After a Welsh rebellion in spring 1282 that started with an assault on Hawarden Castle, Edward I moved his armies into Wales. The ultimate aim was to conquer the entirety of Wales and reduce or eliminate the influence of Dafydd ap Gruffudd and his brother, the Prince of Wales Llywelyn ap Gruffudd.
Edward’s main thrust was from Chester in the north, whilst the Earl of Gloucester, Gilbert de Clare began to stabilise the south of Wales from Carmarthen. A third army had been formed by the Marcher Lords under Edmund Mortimer, Roger l’Estrange and John Giffard. It was this third army that fought at the battle of Orewin Bridge.
What influenced this battle?
Edward initially had a rough time of subduing the Welsh. Gilbert de Clare had been ambushed and his army destroyed in south Wales in June 1282, and then a premature attack across the Menai Strait in November 1282 resulted in another major defeat for the English armies.
Both of these attacks raised Welsh morale, and they emboldened Llywelyn ap Gruffudd to approach various Marcher Lords in mid-Wales to talk about possible alliances. At the same time, Llywelyn also had his eyes set on destroying Edmund Mortimer’s army which had recently moved in to area.
The armies met to the north and south of Orewin Bridge on the 11th December 1282. It’s thought that the bridge was located just south of a small village called Cilmeri, near the castle at Builth.
The Welsh occupied a position just to the north of the bridge, blocking the way for the Marcher Lords’ cavalry. However, they didn’t realise that there was also a ford crossing nearby…
Indeed, the Marcher Lords were either shown or found this crossing, and they sent a large proportion of their infantry over it to flank the Welsh lines. This would prove decisive as the massed archers and infantry were extremely effective against the tightly packed spearmen of the Welsh.
Repeatedly skewered by English arrows coming from their flank and from over the river, the Welsh retreated (very hastily) up towards a hill, which left the bridge undefended. The English cavalry crossed safely and were able to overrun the remaining spearmen from behind. The rear attack broke the Welsh, who fled.
Fortunately for the Marcher Lords, Llywelyn ap Gruffudd was absent from the initial battle. However, he was soon found dead in a field nearby. There are some who believe that he was betrayed, although it seems likely that he heard the noise of the battle while riding off to negotiate with local lords, came rushing back, and a small group of English cavalry ran him and his retainers through with their lances. It’s also possible that one of the Marcher Lords lured him away to “negotiate” and promptly attacked once he was separated from his army, but this is mostly speculation.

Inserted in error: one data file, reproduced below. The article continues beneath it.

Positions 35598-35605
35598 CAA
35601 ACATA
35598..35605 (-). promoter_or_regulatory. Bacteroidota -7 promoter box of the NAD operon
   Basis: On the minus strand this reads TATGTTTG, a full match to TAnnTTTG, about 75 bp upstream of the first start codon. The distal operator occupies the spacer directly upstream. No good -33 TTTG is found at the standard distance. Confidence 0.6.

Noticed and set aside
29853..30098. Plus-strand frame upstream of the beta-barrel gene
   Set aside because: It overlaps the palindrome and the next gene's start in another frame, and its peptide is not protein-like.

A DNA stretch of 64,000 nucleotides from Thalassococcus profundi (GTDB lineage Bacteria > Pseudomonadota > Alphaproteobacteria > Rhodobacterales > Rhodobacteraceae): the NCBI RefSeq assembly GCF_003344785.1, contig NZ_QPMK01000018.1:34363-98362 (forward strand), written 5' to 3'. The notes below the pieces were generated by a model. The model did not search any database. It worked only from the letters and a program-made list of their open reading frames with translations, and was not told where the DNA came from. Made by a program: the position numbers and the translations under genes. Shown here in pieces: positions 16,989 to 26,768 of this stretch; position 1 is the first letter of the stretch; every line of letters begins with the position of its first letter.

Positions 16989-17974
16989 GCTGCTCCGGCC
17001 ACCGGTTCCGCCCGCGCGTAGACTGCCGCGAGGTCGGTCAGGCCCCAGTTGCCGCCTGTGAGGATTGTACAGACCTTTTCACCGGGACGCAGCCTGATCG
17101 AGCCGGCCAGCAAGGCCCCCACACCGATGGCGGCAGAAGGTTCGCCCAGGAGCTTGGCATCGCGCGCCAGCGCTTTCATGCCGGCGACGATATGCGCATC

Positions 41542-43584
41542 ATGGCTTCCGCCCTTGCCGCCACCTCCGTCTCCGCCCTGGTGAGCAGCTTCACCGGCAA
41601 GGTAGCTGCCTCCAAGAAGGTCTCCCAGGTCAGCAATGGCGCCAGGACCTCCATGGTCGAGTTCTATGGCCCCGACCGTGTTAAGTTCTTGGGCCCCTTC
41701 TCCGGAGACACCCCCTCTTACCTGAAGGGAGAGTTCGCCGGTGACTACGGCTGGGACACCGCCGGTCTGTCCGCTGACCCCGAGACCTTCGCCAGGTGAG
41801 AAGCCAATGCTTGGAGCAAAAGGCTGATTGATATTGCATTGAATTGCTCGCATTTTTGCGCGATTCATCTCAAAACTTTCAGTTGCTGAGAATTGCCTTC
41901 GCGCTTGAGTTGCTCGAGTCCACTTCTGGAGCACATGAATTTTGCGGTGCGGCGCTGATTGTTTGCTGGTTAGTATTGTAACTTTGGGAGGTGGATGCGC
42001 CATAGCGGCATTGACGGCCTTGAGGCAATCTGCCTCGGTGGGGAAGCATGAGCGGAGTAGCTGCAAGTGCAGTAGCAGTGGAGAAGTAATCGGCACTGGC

Shortly after the battle, Llywelyn’s head was separated from his body and sent as a gruesome Christmas present to Edward, who naturally put the already festering flesh on a spike at the Tower of London.
What Happened Next?
The destruction of the army and the elimination of Llywelyn ap Gruffudd meant that the last leader capable of uniting the Welsh lords and princes was gone. Although his brother Dafydd carried on for a few more months, he too was eventually betrayed, captured and then hanged, drawn and quartered – his head was put next to that of his brother. Wales was absorbed into England, and Edward I and his successors managed to put down future rebellions relatively quickly. While it wasn’t the end of Welsh resistance, it was the beginning of the end, and Welsh rebellions became less frequent.
|Date:||11th December 1282|
|War:||Second War of Welsh Independence|
|Belligerents:||England and Wales|
|Numbers:||England: 7,300 (5,000 infantry, 1,300 cavalry)|
|Wales: 7,160 (7,000 infantry, 160 household cavalry)|
|Wales: Approximately 2,000|
|Commanders:||England: Edmund Mortimer|
|Wales: Llywelyn ap Gruffudd|